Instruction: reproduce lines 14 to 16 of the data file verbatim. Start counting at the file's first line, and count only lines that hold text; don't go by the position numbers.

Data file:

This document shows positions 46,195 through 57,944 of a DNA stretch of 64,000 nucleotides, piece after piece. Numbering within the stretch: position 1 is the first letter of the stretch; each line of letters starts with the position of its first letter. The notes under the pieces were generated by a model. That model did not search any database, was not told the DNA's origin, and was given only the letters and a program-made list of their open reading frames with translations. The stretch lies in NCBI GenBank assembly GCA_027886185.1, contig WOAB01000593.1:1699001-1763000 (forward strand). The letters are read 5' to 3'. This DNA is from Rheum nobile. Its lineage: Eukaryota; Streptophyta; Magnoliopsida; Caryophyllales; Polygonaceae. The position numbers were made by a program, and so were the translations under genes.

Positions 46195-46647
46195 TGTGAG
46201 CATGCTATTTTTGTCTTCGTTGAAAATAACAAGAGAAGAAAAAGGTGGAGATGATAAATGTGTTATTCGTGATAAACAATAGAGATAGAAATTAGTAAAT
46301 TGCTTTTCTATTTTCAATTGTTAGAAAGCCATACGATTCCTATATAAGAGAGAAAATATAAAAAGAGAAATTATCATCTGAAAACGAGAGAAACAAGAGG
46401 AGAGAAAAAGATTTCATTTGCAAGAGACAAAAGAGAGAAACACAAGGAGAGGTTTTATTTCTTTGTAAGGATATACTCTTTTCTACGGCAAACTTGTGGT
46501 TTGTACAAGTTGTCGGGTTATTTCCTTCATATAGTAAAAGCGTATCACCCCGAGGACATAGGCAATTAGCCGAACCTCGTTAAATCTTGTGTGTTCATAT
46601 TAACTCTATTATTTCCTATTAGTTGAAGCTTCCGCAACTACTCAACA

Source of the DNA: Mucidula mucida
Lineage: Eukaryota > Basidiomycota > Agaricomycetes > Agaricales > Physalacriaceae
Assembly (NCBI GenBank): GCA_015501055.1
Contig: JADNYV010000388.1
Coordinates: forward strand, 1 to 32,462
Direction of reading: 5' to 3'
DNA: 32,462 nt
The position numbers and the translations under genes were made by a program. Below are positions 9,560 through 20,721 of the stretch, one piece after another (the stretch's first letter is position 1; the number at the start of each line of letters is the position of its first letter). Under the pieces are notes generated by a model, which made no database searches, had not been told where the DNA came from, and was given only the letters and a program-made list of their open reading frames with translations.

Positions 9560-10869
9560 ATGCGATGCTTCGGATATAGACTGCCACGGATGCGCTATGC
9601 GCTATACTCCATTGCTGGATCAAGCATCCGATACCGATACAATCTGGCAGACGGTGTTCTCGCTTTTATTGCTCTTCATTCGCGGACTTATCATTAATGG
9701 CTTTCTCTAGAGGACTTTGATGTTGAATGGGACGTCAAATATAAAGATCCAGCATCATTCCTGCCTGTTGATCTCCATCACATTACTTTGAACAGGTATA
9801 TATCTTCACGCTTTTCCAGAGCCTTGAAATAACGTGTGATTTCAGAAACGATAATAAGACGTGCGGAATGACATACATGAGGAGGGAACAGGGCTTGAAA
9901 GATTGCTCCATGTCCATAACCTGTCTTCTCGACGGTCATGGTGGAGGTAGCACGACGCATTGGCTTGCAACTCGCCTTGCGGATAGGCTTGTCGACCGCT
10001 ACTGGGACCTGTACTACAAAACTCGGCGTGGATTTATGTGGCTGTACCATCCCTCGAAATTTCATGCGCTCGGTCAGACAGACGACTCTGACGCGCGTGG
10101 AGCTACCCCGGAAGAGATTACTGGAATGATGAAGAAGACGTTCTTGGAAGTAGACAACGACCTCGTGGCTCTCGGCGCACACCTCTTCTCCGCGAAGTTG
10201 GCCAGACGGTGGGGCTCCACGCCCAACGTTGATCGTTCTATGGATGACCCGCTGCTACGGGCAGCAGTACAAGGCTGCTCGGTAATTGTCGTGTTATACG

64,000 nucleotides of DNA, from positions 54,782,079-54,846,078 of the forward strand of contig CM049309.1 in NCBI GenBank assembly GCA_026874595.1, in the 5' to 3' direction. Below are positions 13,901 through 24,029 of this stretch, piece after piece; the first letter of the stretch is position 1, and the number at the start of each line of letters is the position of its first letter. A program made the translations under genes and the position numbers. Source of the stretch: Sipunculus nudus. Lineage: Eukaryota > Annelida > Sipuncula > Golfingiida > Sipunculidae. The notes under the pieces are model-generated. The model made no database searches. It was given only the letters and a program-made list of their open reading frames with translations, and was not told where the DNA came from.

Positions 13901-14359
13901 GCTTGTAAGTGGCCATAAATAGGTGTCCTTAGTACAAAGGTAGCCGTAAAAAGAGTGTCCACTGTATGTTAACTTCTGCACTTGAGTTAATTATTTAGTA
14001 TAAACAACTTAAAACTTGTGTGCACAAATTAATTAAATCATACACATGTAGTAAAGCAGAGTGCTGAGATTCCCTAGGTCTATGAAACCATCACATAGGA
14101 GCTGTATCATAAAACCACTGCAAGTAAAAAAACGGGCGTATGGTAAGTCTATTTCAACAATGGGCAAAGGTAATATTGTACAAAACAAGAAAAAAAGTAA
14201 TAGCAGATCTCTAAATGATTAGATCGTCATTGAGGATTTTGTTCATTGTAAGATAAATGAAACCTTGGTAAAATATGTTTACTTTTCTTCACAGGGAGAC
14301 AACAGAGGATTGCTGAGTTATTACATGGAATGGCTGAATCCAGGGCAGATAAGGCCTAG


Direction of reading: 5' to 3'
DNA: 32,462 nt
The position numbers and the translations under genes were made by a program. Below are positions 9,560 through 20,721 of the stretch, one piece after another (the stretch's first letter is position 1; the number at the start of each line of letters is the position of its first letter). Under the pieces are notes generated by a model, which made no database searches, had not been told where the DNA came from, and was given only the letters and a program-made list of their open reading frames with translations.